The following information on complementary and alternative therapies may also be helpful to you. These materials may be found on our Web site (www.cancer.org) or ordered from our toll-free number (1-800-227-2345).
The ACS Operational Statement on Complementary and Alternative Methods of Cancer Management
Aetna InteliHealth. Craniosacral therapy. Accessed at www.intelihealth.com/IH/ihtIH?d=dmtContent&c=358810&p=~br,IHW|~st,8513|~r,WSIHW000|~b,*| on January 6, 2012.
Barrett S. Craniosacral therapy. Accessed at www.quackwatch.org on January 6, 2012.
Barrett S. Dubious aspects of osteopathy. Accessed at www.quackwatch.org on January 6, 2012.
Cassileth B. The Alternative Medicine Handbook. New York, NY: W. W. Norton & Co; 1998.
Ernst, E. Craniosacral therapy: a systematic review of the clinical evidence. Focus Alt Comp Ther. 2012; 17:197–201. doi:10.1111/j.2042-7166.2012.01174.x
Green CJ, Martin CW, Bassett K, Kazanjian A.A systematic review and critical appraisal of the scientific evidence on craniosacral therapy, Joint Health Technology Assessment series. Accessed at www.chspr.ubc.ca/files/publications/1999/bco99-01J_cranio.pdf on January 6, 2012.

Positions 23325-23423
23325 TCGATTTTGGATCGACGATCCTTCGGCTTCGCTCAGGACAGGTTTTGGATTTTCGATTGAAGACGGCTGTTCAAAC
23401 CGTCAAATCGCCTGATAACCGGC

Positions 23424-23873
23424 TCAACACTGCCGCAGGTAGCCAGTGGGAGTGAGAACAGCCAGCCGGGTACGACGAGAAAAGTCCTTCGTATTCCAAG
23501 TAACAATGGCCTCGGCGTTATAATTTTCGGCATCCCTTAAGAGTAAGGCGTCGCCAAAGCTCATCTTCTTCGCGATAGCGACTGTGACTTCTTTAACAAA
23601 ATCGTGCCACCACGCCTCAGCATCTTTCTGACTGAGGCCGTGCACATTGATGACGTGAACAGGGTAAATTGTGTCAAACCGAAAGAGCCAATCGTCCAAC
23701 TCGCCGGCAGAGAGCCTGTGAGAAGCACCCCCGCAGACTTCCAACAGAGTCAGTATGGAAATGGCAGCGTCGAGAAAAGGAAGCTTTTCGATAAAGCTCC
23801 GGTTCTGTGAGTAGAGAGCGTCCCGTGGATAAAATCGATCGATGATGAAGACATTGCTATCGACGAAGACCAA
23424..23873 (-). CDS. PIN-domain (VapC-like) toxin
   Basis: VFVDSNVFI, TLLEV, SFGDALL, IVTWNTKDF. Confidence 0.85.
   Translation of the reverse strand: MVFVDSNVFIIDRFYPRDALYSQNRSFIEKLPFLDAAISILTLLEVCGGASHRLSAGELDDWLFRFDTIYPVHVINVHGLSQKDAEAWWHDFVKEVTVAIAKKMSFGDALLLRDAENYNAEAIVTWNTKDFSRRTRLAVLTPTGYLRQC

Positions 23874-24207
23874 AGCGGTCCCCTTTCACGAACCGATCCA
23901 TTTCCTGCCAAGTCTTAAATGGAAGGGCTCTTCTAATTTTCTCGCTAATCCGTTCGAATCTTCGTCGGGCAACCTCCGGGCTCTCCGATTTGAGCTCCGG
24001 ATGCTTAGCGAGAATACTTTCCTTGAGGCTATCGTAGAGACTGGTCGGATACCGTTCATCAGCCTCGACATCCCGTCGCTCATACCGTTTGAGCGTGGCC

Greenman PE, McPartland JM. Cranial findings and iatrogenesis from craniosacral manipulation in patients with traumatic brain syndrome. J Am Osteopath Assoc. 1995;95:182-188; 191-192.
Hartman SE, Norton JM. Craniosacral therapy is not medicine. Phys Ther. 2002 Nov;82(11):1146-7.
Matarán-Peñarrocha GA, Castro-Sánchez AM, García GC, et al. Influence of Craniosacral Therapy on Anxiety, Depression and Quality of Life in Patients with Fibromyalgia. Evid Based Complement Alternat Med. 2009 Sep 3.
Moran RW, Gibbons P. Intraexaminer and interexaminer reliability for palpation of the cranial rhythmic impulse at the head and sacrum. J Manipulative Physiol Ther. 2001;24:183-190.
Rogers JS, Witt PL, Gross MT, Hacke JD, Genova PA. Simultaneous palpation of the craniosacral rate at the head and feet: intrarater and interrater reliability and rate comparisons. Phys Ther. 1998;78:1175-1185.
Upledger Institute. Frequently Asked Questions – CranioSacral Therapy. Accessed at http://upledger.com/content.asp?id=61 on January 6, 2012.
Wyatt K, Edwards V, Franck L, et al. Cranial osteopathy for children with cerebral palsy: a randomised controlled trial. Arch Dis Child. 2011 Jun;96(6):505-512.
Note: This information may not cover all possible claims, uses, actions, precautions, side effects or interactions. It is not intended as medical advice, and should not be relied upon as a substitute for consultation with your doctor, who is familiar with your medical situation.
Last Revised: 12/07/2012